As I was preparing for a session updating and refreshing broadcasters about their obligations under the FCC’s EEO rules at the Iowa Broadcasters Association annual convention in Des Moines on June 30, I learned of what seemed to be a startling development – the Minority Media and Telecommunications Council, one of the most effective advocates in Washington for minority hiring and ownership, had urged the FCC to suspend its enforcement of the EEO rules. What was this all about? I went on with my presentation (the PowerPoint slides for which are available here, and the slides for the presentation that I did at another session providing an update on Washington issues for radio broadcasters are available here), quickly adding a summary of the MMTC request. While some broadcasters might have hoped that the request recognized that the EEO rules were no longer necessary as broadcasters were, on their own, making great strides in diversifying their workforce, in fact what the MMTC was seeking was tighter EEO enforcement, contending that the current rules are so ineffective as to not be worth the time spent on their implementation and enforcement.

While MMTC acknowledged that there have been a number of recent cases fining stations for noncompliance with the EEO rules, it contends that often the stations that are hit by such fines have very diverse workforces, and thus should not have to worry about EEO outreach. We have written about some of these fines.  These cases demonstrate that the current rules are not targeted at minority and gender-based affirmative action, as FCC rules requiring any evaluation of minority and gender-based hiring were twice declared by the US Court of Appeals to be instances of unconstitutional reverse discrimination. Instead, the current rules are focused instead on bringing new people into the broadcast employment workforce – people recruited from a wide variety of community groups, and not exclusively by word of mouth or through other hiring avenues that simply take people from traditional broadcast hiring sources. But, as MMTC points out, these rules are not based on necessarily seeking to include members of minority groups or women in station workforces.  Thus, as their focus is simply on wide dissemination of information about job openings, even stations that have high percentages of minorities and women on their staffs can still run afoul of the rules by not publicizing job openings.

So what does MMTC want? Seemingly, in some ways, they are seeing a return to an earlier scheme of EEO enforcement. They ask for modifications of the FCC’s EEO rules to include the following:

  • The return of FCC Form 395, which requires each station annually provide to the FCC a profile of its workforce based on its racial and gender composition. The flings of Form 395 has been suspended for over 7 years, as a reaction to the court cases declaring the use of racial and gender profiling of broadcast workforces as part of the FCC’s EEO enforcement regime to be unconstitutional. Since then, the FCC has been seeking a way to bring back the form for statistical profiling of the industry without risking having the information used for enforcement purposes, but has not, as yet, adopted procedures to do so.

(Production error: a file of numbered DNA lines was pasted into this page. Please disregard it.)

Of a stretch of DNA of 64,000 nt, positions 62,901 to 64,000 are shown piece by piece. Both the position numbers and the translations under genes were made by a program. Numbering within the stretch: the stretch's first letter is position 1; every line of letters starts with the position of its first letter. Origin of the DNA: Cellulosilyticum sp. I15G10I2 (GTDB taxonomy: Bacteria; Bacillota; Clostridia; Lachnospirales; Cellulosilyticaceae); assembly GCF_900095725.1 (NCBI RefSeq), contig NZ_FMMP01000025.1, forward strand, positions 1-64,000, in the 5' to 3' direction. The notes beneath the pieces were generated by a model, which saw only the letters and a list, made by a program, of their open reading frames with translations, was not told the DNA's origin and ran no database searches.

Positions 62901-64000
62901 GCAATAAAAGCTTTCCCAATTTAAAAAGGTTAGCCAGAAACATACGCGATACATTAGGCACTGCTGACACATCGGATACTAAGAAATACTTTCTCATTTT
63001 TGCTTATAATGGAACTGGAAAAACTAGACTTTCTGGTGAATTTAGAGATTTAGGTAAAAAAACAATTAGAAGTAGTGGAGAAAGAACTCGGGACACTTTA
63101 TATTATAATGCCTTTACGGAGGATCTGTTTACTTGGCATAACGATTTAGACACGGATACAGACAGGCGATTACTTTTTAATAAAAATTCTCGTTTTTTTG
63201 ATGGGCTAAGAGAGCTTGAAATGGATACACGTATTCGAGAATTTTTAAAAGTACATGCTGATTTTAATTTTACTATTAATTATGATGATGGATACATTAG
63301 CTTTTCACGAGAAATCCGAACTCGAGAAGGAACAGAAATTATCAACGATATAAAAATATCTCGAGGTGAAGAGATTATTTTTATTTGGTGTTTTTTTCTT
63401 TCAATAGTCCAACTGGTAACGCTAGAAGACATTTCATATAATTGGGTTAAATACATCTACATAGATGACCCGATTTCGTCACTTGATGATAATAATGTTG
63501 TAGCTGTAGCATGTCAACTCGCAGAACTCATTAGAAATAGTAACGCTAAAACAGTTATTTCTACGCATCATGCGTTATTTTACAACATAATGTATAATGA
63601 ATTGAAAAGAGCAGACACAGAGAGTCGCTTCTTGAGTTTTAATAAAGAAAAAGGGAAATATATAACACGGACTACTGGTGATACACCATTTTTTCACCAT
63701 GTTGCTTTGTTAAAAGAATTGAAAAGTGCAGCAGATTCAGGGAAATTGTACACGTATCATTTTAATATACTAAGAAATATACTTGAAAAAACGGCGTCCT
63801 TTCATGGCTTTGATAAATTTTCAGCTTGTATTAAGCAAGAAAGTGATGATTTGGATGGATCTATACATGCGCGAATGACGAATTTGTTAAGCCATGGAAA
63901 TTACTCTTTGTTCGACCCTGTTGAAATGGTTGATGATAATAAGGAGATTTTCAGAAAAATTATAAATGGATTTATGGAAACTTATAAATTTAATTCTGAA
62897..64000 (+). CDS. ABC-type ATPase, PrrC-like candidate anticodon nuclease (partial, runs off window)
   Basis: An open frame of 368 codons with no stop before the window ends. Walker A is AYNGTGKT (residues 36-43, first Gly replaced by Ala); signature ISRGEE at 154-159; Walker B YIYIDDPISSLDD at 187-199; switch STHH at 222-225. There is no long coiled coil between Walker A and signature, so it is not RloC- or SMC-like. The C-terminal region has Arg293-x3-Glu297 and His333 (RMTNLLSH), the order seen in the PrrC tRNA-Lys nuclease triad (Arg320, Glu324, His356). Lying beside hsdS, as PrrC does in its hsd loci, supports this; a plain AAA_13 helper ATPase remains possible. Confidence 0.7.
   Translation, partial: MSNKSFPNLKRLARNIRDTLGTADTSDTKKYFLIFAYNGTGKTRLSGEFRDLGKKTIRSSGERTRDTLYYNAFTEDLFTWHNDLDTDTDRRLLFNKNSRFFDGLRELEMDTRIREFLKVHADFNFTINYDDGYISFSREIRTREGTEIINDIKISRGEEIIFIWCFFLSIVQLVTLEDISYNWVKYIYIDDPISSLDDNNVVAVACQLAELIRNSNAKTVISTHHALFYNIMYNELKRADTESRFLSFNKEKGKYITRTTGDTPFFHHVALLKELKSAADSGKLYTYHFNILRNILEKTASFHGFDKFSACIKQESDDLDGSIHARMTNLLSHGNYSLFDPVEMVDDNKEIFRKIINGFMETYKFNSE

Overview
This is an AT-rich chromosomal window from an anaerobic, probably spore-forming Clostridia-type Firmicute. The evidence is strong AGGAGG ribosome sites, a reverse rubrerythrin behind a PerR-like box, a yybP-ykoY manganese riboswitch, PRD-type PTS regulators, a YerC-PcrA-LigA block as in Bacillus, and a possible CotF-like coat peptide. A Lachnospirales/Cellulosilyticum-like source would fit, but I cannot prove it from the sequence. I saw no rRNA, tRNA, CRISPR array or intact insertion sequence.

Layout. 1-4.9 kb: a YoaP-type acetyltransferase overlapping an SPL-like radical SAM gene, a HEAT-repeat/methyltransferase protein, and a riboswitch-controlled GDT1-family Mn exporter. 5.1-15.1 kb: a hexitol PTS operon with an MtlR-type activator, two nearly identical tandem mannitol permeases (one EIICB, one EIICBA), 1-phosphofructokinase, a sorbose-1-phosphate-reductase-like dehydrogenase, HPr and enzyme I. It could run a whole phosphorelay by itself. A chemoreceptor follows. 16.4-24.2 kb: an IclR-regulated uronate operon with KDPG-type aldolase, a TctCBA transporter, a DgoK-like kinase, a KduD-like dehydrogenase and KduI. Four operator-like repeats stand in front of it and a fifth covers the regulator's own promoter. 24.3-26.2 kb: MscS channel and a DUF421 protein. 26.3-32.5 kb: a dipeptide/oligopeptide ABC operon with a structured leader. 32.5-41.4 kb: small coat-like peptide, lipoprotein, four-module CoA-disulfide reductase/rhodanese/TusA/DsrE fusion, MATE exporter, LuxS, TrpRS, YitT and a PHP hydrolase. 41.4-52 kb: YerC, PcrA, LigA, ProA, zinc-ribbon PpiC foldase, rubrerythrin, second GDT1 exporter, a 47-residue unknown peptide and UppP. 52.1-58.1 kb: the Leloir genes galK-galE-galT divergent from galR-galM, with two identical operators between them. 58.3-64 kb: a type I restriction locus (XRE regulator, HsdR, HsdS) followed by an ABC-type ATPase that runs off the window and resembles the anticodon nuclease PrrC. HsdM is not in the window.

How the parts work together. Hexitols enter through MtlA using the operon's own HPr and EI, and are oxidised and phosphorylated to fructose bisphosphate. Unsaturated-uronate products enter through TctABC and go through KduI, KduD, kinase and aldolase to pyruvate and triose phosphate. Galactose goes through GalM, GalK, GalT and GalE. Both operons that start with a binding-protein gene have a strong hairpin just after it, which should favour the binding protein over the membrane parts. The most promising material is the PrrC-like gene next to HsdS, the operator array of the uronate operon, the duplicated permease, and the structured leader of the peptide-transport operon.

• More EEO audits. The FCC currently audits 5% of all stations annually for EEO compliance. MMTC suggests that 20% of all stations be audited annually, with some audits being done on site at the stations, rather than simply being a paperwork exercise filed at the FCC.
  • An increase in the size of the FCC’s EEO staff so that audits will be more thorough, and completed more quickly. MMTC pointed out that, in several cases, no fines were issued to companies with insufficient EEO efforts as, by the time their EEO efforts were reviewed, a renewal application had been granted, cutting off the FCC’s ability to fine the station for actions taken in a prior renewal period.
  • Moving EEO from the Media Bureau to the Enforcement Bureau. The Enforcement Bureau seemingly has been more ready to take aggressive action against stations for FCC rule violations generally than the Media Bureau.
  • Exempt stations with diverse workforces from EEO penalties
  • Work with the EEOC to investigate more instances where discrimination complaints are filed and take such complaints into account in an FCC review.
  • An investigation into whether word-of-mouth hiring remains too common in the broadcast industry
  • Start an FCC investigatory hearing into why minority representation in broadcast journalism is decreasing

Whether any or all of these steps is taken remains to be seen. But what we are looking at in MMTC’s request is a return to an emphasis on minority and female hiring, not on simply hiring from all groups within the community, not exclusively from the “old boys” network as currently required by the rules. Watch this space for more developments on the MMTC petition. And, for more information on the FCC’s current EEO requirements, see our advisory on the EEO rules here, and our regular reminders on the FCC’s mandatory public inspection file report, the most recent of which is available here